Do you think your mortgage lender will accept your estimate or Zillow’s opinion on your value? Of course not. You’ll need to prove the new value via an appraisal at your own expense (est $500). The appraisal needs to be performed by a licensed appraiser on the lender’s approved list, not your sister-in-law the realtor. Once you properly present (and prove) your case on the value you can expect PMI to drop from your monthly payment and free up your cash flow. Congratulations … it’s like getting a pay raise.

III. CUT THE LINE

You receive a sum of money from a bonus, tax refund, gift, or inheritance and apply it to your mortgage’s principal therefor accelerating the amortization schedule and your position in it. While this moves you closer to your equity position it does not change the dispatch date (remember the DATE is preloaded at with the Lender, not the mortgage balance target) From here you need follow the steps listed in THE TIDE RISES paragraph.

If you have an FHA mortgage the rules of Mortgage Insurance (FHA refers to it as MIP – same three letters, different order) are entirely different.

1st it depends on WHEN your FHA mortgage was written. For mortgages written after June of 2013 MIP became permanent for mortgages with less than a 10% down payment. If you put more than 10% down payment you would most likely have the obligation for 11 years. 

But mortgage applications written prior to 6/2013 may have an automatic date approaching or could take a path similar to Rising Tide or Cut the Line from above.

Depending on the base rate you are carrying in ANY of the above scenarios it could warrant retiring the current mortgage swapping into a lower rate with a shorter term AND saying goodbye to PMI in the process. Read our article on WHEN to consider refinancing?

If the refinance option does not entirely clear the hurdle of equity (20%) that may STILL be a success. If you come back into PMI with, let’s say, an 82% Loan-to-Value (18% equity) PMI will be much less expensive and also will last for many fewer years. It could be either a double or triple, depending on your proposed new rate. 

Here’s an example. You buy a house with a 5% down payment and expect to pay PMI for 9 years. Two years later your house appreciates by just 10%. At that time you refinance to a lower rate, take new PMI which will cost appx 1/3 the cost, and will now have a dispatch date in 4 years. That’s still a triple win (lower rate, lower monthly PMI, and 3 years LESS time paying PMI). These hybrid solutions are complicated but very advantageous to the sophisticated homeowner trying to build personal wealth at a quicker pace).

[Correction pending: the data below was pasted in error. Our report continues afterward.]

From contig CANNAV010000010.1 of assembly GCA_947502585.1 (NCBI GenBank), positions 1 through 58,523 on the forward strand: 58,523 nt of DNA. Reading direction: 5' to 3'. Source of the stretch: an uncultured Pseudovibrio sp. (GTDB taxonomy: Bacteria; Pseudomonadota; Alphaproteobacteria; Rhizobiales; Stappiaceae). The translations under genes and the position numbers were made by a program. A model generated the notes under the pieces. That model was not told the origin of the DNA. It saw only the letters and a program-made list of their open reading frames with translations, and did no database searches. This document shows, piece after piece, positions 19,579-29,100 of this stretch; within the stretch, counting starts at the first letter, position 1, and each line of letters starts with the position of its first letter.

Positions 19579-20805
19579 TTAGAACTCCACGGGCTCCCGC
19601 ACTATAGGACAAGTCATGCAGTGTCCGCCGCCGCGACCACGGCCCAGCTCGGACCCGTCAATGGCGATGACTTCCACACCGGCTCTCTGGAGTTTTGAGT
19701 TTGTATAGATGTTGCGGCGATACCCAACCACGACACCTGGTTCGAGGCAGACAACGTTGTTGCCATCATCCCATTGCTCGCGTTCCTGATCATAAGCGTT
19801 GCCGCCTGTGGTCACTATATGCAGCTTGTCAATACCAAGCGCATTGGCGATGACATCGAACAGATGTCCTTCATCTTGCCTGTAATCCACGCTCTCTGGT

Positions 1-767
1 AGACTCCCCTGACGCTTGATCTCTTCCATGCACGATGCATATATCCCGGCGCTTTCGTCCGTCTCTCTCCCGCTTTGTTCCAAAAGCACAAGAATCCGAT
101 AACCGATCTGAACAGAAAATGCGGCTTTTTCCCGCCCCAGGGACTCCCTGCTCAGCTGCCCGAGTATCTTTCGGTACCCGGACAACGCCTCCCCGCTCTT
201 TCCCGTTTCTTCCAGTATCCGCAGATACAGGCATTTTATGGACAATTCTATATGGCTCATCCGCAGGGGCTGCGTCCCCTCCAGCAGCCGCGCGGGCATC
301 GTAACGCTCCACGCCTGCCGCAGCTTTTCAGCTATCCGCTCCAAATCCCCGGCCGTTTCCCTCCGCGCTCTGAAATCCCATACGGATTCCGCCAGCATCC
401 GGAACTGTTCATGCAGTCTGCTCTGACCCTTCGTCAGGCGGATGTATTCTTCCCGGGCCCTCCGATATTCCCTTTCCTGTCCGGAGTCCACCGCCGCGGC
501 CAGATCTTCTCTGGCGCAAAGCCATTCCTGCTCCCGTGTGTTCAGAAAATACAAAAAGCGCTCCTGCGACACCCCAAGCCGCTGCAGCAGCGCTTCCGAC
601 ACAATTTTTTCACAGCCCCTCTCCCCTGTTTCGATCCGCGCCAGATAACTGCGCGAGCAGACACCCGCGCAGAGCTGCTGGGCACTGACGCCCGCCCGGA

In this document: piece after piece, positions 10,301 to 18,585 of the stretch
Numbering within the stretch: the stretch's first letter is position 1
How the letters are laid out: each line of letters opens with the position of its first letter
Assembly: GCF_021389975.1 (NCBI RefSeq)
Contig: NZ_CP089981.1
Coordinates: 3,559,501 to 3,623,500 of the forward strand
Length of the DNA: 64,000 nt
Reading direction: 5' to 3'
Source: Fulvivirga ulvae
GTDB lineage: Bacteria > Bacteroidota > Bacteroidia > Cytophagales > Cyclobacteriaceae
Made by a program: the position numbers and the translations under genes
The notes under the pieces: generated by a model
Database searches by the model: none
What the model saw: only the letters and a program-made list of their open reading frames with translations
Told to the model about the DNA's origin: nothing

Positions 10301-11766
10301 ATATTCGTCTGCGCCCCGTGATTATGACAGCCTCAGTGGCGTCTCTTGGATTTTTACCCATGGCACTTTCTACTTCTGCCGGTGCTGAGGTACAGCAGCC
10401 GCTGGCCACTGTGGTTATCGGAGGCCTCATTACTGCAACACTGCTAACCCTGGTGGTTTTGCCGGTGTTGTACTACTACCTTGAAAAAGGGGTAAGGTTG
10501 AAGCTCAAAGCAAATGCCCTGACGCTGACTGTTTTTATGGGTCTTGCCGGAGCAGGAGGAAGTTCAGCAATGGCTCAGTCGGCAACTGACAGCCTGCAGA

Love it or hate it, PMI is a necessary part of our industry. We couldn’t help but to become experts in it. If you believe it will help you in any way, we’d be happy to share our knowledge on the subject with you, without even a hint of an obligation to work with us. 

Regardless of which path you take the efforts are very worth your while. This endeavor may be your highest paying use of your time in 2021. Good luck.

*Amortization schedules are pre-loaded onto most PC’s via Microsoft Excel. Open Excel, Select File, New, Template, then search Amortization Schedule. You will need to enter only a few fields. You’ll need to know the date of your first payment (typically the 2nd month after you bought your home). Then the other fields are annual interest rate (Note rate, NOT APR), number of years of the loan (30 or 20, etc), and 12 payments per year. Easy, right? Please call us if you have any questions.

What is PMI and Why to you Need It? You pay mortgage insurance against your potential default.

PMI is an insurance (that’s the “I” in the acronym). While you derive a benefit from PMI (which is your ability to buy a home without a 20% down-payment), the insurance isn’t for your protection.